Changes in language happen organically and deliberately. John Koenig, filmmaker and creator of the multimedia Dictionary of Obscure Sorrows, is working on the latter, filling in linguistic holes with a compendium of subtle emotions for a new age.
His dictionary provides formulations for feelings we all have but aren’t named. Some are new, products of postmodern life, while others are especially acute now that we’ve lost the emotional language for home.
Vocabulary isn’t created in a vacuum. “Each word actually means something etymologically, having been built from one of a dozen languages or renovated jargon,” Koenig explains. For example, liberosis is a longing for liberty, an ache to let things go. A recent addition, wytai, is an acronym for “When You Think About It,” and means the sudden realization of how absurd some aspect of modern life is.
The dictionary is a work in progress made up of website, videos, graphics, and will be published as a book next year by Simon and Schuster. Sonder–the realization of the richness of other people’s lives–is a much beloved 2012 entry with more than 40,000 notes from fans on the compendium’s website.
Inventing words isn’t a new sport, however, so maybe Koenig was feeling anemoia, or nostalgia for a time he never knew. Charles Dickens made up curses so as not to offend Victorian readers, like gormed, considered horrible although rooted in the mild Irish word, gom, meaning to look. George Orwell invented newspeak to describe opposite talk used to obfuscate rather than illuminate. It swiftly entered common parlance, conveying the peculiar creepiness of this speech. Before the novel 1984 was published in 1949, no English word gave the same sinister sense, and today the “speak” suffix, as in corpspeak, still indicates dangerously fake language, thanks to Orwell.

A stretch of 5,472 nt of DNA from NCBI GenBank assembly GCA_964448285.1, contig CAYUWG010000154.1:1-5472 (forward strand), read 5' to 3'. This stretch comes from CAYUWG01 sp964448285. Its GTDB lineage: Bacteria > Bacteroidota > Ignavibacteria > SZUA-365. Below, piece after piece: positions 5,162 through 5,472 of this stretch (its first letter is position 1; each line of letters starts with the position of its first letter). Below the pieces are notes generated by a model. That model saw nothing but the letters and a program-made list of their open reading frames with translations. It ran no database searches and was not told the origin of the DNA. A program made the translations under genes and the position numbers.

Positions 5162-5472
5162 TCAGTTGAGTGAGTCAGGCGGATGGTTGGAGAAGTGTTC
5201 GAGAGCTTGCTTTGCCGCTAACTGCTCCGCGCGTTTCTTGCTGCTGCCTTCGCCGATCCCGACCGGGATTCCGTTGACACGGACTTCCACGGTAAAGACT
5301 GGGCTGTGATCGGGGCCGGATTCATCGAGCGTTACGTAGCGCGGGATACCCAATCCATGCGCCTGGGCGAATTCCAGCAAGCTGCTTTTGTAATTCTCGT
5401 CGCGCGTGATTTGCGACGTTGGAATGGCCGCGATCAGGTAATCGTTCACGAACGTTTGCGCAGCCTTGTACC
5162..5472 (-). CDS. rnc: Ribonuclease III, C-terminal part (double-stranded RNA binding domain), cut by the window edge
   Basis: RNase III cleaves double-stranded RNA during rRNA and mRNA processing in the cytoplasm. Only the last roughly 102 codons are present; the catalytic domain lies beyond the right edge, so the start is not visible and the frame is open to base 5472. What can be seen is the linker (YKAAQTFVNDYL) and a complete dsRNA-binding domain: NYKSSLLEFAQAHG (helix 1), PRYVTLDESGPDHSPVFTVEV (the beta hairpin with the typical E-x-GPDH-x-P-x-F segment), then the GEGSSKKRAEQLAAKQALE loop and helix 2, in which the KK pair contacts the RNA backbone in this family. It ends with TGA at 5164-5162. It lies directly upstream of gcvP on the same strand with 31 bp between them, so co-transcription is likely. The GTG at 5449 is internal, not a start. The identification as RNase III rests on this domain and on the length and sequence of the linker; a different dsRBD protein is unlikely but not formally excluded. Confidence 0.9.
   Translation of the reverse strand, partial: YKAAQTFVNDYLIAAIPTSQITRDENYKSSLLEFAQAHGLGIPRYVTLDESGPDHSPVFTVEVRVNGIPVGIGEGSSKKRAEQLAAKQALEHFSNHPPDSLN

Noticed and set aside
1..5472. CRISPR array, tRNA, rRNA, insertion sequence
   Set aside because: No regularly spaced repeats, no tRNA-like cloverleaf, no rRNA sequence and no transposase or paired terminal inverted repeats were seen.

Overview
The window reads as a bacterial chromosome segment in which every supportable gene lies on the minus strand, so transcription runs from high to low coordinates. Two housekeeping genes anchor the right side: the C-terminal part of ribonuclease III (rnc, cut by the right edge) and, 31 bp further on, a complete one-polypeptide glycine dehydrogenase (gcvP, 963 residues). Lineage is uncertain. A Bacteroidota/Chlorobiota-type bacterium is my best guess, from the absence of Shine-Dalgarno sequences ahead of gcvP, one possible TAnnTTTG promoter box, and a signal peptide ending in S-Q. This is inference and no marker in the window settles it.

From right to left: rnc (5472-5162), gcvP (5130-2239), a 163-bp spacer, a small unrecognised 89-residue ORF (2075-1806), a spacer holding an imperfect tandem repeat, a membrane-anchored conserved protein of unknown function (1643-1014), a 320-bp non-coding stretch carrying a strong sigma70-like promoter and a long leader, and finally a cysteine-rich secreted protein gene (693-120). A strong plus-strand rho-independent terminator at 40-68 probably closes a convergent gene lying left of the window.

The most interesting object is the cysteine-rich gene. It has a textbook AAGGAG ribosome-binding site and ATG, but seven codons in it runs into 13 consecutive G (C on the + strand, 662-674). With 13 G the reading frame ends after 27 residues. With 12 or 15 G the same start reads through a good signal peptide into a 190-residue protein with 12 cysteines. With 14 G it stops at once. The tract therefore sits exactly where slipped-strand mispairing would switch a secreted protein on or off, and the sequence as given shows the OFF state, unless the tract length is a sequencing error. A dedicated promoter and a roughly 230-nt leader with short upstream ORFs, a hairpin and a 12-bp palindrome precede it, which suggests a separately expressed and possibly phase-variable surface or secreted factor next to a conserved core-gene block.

The precise expression, le bon mot, is prized worldwide. Swedes neatly articulate living arrangements, differentiating between rooming with a cool parent, kobo, bunking with a lover, sambo, and living apart from your romantic partner, sarbo. The Japanese have a word for the literary affliction of buying unread books, tsundoku. German’s concise complexity has prompted English to borrow many words, including schadenfreude, or taking pleasure in the misfortune of another. It got so popular that the New York Times advised giving schadenfreude a rest.
The Dictionary of Obscure Sorrows joins this endeavor, adding shades of gray to the emotional space with words like zenosyne, or the fear that time is speeding up. Koenig is also open to suggestions for entries in the compendium. Only subtle expressions need apply.